Is Kamut Gluten-Free? (We Have the Answer!)

Is Kamut Gluten-Free

Gluten is a protein in wheat. When you hear “gluten-free” you might think of a diet free of any type of grain. This isn’t the case at all since many grains are gluten-free. It can be difficult to keep all of the different types of grains straight as far as which ones are gluten-free, especially with the rising popularity of ancient grains.

Kamut is not considered gluten free. It is a type of Khorasan wheat and an ancient grain. Kamut is rich in nutrients and is considered healthier than regular wheat flour. The best gluten free alternatives to kamut include Bob’s Red Mill Organic Buckwheat Groats, Bob’s Red Mill Gluten-Free Sorghum Grain, and Arrowhead Mills Organic Whole Millet.

This might be the first time you’ve heard of Kamut. Even if you have heard of this ancient grain, you probably have some questions about its nutritional value and some healthy gluten-free options. Let’s get started!

What is Kamut?

Kamut is a brand of Khorasan or oriental wheat. It’s a type of wheat species and is considered a type of ancient wheat.

Kamut is said to have originated in Mesopotamia. It’s about three times larger than traditional wheat, golden yellow, and has a distinctive “hump” compared to regular wheat. Kamut looks similar to brown rice but is longer. When cooked, Kamut plumps up into a juicy texture, similar to sweet corn kernels.

The texture of Kamut is described as chewier than corn kernels with a nutty/sweet flavor.

How to cook Kamut

According to Bob’s Red Mill, it’s best to soak dry Kamut overnight before cooking.

For the stovetop, bring two quarts of water to a boil with salt. Add one cup of soaked and drained Kamut and return the pot to a boil. After that, reduce to medium-high heat and boil uncovered until the Kamut is soft. The approximate cooking time is about 40-60 minutes. Once cooked, drain the excess water.

How to use Kamut

Kamut can be added to salads, used as a side dish, and incorporated into soups and stews. You can also use Kamut flour in place of regular flour in baking.

Kamut Nutritional Benefits

Kamut is a nutrient-dense whole grain that is free of gluten. Compared to regular white flour, Kamut flour is higher in protein and fiber.

1. Rich in protein

One cup of cooked Kamut provides ten grams of protein. Protein helps make you feel full, promotes lean muscle growth, and may aid in weight loss efforts.

Typical protein needs for most adults are around 0.8 grams per kilogram of body weight. This means that a 150-pound (68 kg) person requires approximately 54 grams of protein per day. One cup of cooked Kamut would provide almost 20% of that daily protein requirement.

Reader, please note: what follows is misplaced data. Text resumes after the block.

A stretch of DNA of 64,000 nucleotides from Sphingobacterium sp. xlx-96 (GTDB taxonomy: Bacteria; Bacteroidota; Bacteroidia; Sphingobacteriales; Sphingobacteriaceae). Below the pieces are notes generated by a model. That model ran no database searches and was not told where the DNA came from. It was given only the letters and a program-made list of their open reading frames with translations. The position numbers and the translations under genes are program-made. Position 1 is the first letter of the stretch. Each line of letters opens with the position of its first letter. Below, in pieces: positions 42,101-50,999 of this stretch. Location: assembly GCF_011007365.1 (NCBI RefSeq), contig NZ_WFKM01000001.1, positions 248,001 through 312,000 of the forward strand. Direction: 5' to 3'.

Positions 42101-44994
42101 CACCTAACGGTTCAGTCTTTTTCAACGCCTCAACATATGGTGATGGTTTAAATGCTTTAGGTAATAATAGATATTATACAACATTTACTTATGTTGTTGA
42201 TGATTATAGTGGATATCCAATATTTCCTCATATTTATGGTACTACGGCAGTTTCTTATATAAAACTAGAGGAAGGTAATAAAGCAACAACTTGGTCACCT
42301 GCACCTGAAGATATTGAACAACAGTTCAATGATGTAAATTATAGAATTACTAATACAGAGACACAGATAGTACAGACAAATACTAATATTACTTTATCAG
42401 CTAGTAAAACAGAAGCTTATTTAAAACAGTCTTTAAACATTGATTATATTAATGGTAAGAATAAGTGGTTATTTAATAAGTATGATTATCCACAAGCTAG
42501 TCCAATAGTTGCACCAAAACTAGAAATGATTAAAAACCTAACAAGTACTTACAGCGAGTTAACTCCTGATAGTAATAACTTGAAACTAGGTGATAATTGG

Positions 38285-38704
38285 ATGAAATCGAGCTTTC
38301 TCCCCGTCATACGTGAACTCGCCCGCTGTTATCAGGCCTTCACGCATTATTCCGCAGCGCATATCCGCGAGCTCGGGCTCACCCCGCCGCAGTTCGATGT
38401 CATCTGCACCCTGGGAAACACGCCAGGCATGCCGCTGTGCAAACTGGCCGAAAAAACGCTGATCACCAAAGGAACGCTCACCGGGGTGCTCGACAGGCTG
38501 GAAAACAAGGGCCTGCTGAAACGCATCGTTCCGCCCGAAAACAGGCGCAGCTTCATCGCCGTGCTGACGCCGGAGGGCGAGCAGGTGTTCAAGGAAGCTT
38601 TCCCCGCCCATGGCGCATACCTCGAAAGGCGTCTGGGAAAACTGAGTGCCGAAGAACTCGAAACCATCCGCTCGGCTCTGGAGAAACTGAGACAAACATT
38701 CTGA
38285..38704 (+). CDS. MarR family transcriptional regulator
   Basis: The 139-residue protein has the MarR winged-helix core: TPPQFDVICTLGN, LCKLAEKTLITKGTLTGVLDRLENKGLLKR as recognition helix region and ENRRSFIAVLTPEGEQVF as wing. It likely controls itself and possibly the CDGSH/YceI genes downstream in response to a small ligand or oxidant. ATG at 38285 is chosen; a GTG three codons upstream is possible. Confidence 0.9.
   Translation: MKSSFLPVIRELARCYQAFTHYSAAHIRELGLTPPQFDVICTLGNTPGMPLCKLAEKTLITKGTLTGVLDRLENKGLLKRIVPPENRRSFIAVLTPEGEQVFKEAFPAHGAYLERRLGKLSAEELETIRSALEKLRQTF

Kamut isn’t a complete protein (containing all of the essential amino acids) on its own. Including Kamut in a well-rounded diet will likely provide you with all of those essential amino acids.

2. High in fiber

One cup of cooked Kamut provides seven grams of dietary fiber which is 30% of the daily value for adults.

Fiber is beneficial for gut health by feeding probiotics, beneficial bacteria that help nourish your natural gut microbiome. Your microbiome plays a role in metabolism, digestion, and even your immune system.

Fiber also helps make you feel full and may delay blood sugar spikes. Soluble fiber (such as the kind in oats) is especially beneficial for lowering LDL “bad” cholesterol.

3. Good source of iron

Iron is a mineral that helps build a protein in red blood cells that transports oxygen throughout your body. Without enough iron, you’ll likely feel fatigued and weak due to iron-deficiency anemia.

Anemia is a concern if you’re a vegan. Most high-iron foods are meat, but that doesn’t mean that plant-based food doesn’t contain iron. One cup of cooked Kamut provides around 22% of the RDA for iron for men and around 10% of the RDA for most premenopausal women.

4. Excellent source of B-vitamins

B-vitamins include niacin, thiamin, and riboflavin, to name a few. B-vitamins help your body use the energy you get from food. Kamut is an excellent source of thiamin (vitamin B1) and niacin (vitamin B3).

5. Magnesium

Kamut is a great source of magnesium, a mineral important for nerve and muscle regulation, promoting healthy blood sugar levels, and balancing blood pressure levels.

If you’re a migraine sufferer, listen up. Taking magnesium can be effective for treating and preventing migraine headaches, especially if you get an aura with your headaches.

6. Phosphorus

Phosphorus is a mineral important for healthy bones along with calcium. Phosphorus is part of your cell membranes, bones, and teeth. Phosphorus is the second-most abundant mineral in your body and makes up around 1% of your body weight.

One cup of cooked Kamut provides just over 20% of the recommended amount of phosphorus for adults.

7. Selenium

Selenium is a mineral that helps prevent cell damage from oxidative stress. Oxidative stress is involved in the aging process and can even promote the growth of certain types of cancer.

One cup of cooked Kamut provides nearly 60% of your daily selenium needs.

Why is Kamut the most popular type of Khorasan wheat?